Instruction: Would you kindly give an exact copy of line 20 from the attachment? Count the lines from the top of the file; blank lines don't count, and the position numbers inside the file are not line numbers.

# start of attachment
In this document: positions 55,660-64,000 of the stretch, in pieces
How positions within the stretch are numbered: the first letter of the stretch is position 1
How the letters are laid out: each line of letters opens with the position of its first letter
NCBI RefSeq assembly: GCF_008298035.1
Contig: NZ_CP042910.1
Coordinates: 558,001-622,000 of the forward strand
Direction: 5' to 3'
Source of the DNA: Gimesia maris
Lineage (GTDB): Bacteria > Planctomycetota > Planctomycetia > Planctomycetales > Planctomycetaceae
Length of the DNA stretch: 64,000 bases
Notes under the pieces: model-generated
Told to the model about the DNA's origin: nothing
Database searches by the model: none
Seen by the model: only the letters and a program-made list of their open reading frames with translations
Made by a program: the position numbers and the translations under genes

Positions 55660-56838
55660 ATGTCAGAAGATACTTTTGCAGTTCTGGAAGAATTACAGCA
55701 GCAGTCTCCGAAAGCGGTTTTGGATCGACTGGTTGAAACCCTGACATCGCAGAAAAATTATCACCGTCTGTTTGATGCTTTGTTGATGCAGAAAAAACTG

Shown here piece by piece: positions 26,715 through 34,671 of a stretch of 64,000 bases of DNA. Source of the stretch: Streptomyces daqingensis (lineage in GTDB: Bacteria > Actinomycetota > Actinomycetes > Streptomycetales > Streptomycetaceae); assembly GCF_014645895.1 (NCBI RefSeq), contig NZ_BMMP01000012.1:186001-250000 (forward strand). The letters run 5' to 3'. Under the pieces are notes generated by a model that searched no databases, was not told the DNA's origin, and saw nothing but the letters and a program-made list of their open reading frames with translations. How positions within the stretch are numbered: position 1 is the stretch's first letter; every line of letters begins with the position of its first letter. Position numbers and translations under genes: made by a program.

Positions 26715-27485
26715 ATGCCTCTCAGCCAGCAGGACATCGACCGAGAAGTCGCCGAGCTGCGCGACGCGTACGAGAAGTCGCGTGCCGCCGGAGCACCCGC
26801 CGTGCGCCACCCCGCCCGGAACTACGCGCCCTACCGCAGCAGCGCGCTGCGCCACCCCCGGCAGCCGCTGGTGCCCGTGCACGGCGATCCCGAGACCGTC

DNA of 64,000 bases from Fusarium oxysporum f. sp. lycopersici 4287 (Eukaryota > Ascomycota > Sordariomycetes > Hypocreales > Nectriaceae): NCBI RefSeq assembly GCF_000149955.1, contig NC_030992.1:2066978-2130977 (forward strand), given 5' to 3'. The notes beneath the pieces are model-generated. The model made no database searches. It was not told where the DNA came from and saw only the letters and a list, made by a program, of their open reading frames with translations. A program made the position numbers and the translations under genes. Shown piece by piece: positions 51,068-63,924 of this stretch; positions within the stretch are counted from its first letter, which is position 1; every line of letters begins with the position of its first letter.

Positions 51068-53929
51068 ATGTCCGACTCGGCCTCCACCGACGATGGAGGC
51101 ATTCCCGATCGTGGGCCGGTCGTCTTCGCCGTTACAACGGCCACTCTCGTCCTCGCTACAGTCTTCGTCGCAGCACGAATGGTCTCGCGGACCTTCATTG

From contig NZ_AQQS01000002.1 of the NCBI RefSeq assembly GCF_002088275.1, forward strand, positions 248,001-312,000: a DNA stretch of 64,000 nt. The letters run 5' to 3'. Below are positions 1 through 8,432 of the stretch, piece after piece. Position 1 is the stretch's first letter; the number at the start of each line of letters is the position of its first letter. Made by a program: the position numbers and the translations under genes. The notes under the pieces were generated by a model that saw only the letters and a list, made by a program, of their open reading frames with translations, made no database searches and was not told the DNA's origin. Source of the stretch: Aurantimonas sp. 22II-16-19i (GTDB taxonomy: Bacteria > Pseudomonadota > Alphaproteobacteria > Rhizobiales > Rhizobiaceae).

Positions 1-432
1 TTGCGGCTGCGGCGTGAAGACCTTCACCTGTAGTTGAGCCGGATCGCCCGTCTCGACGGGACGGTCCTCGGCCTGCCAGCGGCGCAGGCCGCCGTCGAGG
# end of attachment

Positions 26715-27485